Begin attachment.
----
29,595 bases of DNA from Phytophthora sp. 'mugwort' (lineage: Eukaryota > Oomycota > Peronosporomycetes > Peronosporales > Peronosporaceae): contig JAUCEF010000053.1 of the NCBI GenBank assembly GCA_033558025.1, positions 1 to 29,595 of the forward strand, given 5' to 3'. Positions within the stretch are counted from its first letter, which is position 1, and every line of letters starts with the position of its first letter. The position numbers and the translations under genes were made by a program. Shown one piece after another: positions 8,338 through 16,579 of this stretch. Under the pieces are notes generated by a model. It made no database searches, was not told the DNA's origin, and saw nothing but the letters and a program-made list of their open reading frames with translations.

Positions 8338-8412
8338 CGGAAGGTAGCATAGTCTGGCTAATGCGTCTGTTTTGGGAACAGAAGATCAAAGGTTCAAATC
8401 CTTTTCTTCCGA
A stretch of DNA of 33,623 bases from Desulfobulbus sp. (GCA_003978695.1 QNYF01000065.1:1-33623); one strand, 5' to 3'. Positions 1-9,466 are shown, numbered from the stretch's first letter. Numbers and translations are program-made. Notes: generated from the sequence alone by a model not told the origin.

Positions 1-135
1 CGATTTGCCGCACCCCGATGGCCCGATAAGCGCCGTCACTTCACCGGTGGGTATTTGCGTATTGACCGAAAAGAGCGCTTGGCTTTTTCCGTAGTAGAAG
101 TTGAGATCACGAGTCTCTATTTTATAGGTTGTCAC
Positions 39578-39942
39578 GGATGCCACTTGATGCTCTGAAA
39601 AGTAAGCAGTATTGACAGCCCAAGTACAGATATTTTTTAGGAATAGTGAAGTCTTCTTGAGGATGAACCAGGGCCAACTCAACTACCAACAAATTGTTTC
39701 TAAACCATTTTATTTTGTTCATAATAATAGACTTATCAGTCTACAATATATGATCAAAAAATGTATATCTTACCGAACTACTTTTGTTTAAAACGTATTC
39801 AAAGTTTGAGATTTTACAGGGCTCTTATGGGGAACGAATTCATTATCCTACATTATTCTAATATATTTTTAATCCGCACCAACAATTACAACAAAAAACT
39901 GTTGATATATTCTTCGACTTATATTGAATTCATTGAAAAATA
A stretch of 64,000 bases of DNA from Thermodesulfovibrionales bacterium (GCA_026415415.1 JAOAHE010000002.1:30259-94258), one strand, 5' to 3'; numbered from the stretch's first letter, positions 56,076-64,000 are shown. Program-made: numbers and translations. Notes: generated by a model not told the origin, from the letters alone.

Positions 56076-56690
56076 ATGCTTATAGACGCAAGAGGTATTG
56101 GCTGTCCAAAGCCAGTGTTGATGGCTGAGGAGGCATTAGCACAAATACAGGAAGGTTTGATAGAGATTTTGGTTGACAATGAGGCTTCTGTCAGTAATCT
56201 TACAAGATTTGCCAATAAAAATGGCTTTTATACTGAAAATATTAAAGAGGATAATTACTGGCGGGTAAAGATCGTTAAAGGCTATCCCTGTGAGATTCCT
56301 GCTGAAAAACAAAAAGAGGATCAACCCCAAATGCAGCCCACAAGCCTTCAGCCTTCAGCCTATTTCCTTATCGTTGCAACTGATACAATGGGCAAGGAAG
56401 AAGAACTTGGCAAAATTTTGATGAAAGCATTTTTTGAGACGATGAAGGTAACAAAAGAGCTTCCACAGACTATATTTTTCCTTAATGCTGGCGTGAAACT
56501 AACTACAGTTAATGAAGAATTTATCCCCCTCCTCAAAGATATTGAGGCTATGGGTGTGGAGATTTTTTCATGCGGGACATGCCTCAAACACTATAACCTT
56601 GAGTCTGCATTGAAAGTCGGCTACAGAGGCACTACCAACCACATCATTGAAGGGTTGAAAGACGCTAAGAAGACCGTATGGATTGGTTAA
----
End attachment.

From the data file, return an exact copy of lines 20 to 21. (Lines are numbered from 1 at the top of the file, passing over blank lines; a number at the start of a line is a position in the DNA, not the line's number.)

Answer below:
56301 GCTGAAAAACAAAAAGAGGATCAACCCCAAATGCAGCCCACAAGCCTTCAGCCTTCAGCCTATTTCCTTATCGTTGCAACTGATACAATGGGCAAGGAAG
56401 AAGAACTTGGCAAAATTTTGATGAAAGCATTTTTTGAGACGATGAAGGTAACAAAAGAGCTTCCACAGACTATATTTTTCCTTAATGCTGGCGTGAAACT